Imagine this: You leave in the morning to drive to work and you encounter traffic on your commute. When you arrive to the office you discover that your day is scheduled with meetings and mundane tasks. You have plans to meet a friend for coffee during your lunch break and she unexpectedly cancels. Later in the afternoon you receive a call that there’s been an indication of fraud on your credit card so you need to cancel it and order a new one. You stay late at work to finish a project and by the time you leave you’re too tired to exercise or cook the nutritious meal you promised yourself you would. That night, you call someone you’re close with and vent about your day.
You vent so much that you leave the conversation feeling even more upset about your current situation. You start to tell other people, sometimes casually and unintentionally and other times purposefully and with bottled-up emotion, about the tedious work assignments, flaky friends, and absence of relaxation in your life. You begin to memorize your words; with each complaint you make, the speech about your problems becomes tighter and more eloquent.
Eventually, you become so accustomed to delivering this same spiel in a knee-jerk reaction to any question in the area of “how’s your life?” that you start to believe it. You’re not necessarily upset about anything, but you know for certain this is how things exist for you. In fact, you are so sure that whatever happens to you is your absolute reality that you begin to look for the problems you’ve had in the past to show up in your life again. When the problems do arrive, you feel a kind of sick satisfaction at being able to foresee these issues. “I knew it,” you think. And then you tell other people: “Just like I thought."
This phenomenon of convincing ourselves of the problems we have, then inadvertently manifesting these problems in our lives as a result, occurs too often. It’s only now that I realize I’ve done this in various scenarios and formats throughout my life, employing my persuasive powers to convince myself things were worse off than they actually were.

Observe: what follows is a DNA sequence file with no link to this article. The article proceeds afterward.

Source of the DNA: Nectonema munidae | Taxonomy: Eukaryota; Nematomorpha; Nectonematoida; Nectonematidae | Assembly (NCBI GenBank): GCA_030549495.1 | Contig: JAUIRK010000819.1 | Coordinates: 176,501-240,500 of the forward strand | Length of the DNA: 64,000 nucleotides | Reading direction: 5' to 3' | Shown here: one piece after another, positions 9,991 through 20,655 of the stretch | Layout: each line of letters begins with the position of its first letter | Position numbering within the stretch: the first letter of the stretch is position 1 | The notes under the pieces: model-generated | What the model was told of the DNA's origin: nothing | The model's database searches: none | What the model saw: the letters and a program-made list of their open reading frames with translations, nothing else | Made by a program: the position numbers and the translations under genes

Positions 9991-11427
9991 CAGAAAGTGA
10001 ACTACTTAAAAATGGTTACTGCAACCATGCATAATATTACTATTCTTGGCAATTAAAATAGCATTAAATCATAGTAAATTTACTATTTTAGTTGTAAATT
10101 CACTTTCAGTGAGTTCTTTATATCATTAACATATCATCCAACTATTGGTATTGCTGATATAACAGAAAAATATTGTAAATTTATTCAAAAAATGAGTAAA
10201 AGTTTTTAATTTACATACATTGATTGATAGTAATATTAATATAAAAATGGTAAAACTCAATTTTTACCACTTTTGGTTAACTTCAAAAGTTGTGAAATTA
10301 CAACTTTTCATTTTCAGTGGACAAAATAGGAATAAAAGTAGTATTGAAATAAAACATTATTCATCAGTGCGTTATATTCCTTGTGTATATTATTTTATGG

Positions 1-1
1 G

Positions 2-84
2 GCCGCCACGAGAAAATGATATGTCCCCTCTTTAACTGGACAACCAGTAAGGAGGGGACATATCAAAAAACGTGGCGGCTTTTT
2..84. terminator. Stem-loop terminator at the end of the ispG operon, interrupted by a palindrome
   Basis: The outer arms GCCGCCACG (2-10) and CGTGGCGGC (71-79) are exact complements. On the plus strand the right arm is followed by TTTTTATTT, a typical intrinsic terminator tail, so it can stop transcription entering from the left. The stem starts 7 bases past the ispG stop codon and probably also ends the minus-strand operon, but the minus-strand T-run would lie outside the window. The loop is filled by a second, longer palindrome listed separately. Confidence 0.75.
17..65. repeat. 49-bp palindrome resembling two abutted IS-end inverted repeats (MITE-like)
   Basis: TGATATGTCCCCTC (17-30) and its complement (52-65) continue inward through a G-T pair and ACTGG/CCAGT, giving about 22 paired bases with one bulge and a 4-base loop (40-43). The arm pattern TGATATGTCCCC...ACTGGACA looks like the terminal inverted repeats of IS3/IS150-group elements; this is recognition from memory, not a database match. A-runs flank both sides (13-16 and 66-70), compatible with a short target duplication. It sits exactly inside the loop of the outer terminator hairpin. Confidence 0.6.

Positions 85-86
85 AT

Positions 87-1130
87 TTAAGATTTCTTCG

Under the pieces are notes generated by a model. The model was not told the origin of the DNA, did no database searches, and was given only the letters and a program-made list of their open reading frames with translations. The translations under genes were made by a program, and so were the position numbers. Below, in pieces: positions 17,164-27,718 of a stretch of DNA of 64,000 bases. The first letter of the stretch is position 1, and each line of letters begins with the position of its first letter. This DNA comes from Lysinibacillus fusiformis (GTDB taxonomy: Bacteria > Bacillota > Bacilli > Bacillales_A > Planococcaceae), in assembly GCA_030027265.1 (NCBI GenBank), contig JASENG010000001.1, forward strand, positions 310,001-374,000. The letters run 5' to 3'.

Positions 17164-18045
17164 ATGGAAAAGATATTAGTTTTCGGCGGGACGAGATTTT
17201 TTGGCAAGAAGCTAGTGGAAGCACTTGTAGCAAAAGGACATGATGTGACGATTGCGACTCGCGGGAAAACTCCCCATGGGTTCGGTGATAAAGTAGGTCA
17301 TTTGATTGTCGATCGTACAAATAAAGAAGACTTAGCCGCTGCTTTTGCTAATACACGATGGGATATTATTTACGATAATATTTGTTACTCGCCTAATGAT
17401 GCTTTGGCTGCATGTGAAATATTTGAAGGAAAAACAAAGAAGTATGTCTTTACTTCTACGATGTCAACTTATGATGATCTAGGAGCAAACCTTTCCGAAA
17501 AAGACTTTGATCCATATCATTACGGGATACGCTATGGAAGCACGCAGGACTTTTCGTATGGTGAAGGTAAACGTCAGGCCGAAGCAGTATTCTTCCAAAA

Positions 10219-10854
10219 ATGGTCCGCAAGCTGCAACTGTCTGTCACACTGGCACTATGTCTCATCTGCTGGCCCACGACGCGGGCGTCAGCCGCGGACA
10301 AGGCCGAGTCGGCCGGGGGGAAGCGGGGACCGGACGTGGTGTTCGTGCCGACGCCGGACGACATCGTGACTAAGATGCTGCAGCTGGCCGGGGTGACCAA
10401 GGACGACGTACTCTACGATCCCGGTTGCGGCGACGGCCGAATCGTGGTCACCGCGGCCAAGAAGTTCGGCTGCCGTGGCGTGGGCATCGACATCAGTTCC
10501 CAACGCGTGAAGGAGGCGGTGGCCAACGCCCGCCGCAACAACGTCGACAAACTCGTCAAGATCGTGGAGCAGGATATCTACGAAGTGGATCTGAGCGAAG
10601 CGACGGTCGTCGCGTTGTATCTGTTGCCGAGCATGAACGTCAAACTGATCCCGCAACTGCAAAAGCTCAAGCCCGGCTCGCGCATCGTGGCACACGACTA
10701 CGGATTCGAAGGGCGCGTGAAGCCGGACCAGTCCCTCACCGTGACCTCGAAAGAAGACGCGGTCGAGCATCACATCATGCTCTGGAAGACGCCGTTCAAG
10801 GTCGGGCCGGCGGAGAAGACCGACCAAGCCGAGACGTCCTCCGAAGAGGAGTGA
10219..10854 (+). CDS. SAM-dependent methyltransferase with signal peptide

Skipping a few runs because I was strapped for time became “I’m too busy to incorporate running into my schedule right now.” Having a tough couple weeks adjusting to life at home one summer during college became a permanent belief that coming back home is always a trigger for sadness and uncertainty.
Lately, I’ve been trying to pause and reflect when I feel myself growing indignant at whatever issue I think I’m faced with. I ask myself this question: Do I really have the problem I think I have? Or is it something else?
Do I really not have time to run anymore? Is life at home actually as uneventful and unfulfilling as I make it out to be? The answer is usually always no. Sometimes the case is that we’ve magnified our problems to an unnecessary and untrue proportion; other times, we use these problems to mask an underlying truth we’re unwilling to acknowledge.
But if we can ask ourselves this question each time we’re faced with a situation we find to be overwhelming, frustrating, unfair, or impossible, we are much more likely to see a way out of the problem, or to understand that the problem doesn’t exist as we think it does. Dwelling on our issues is like standing at the top of a dark basement staircase and staring down into the darkness unaware that the light from the open door is behind us. All we need to do is turn around and walk out the same way we walked in; we are never trapped anywhere.
The concept is new to me, but each time I find myself whining or lamenting about an issue in my life, however minor, I try to take a moment to examine my thoughts and decide whether or not they’re true. As Byron Katie says, “Don’t believe everything you think.”
Asking ourselves the question “Do we really have the problem we think we have?” isn’t easy; but cultivating that habit is the difference between remaining stuck in our own imaginary drama and moving forward totally unbound by it.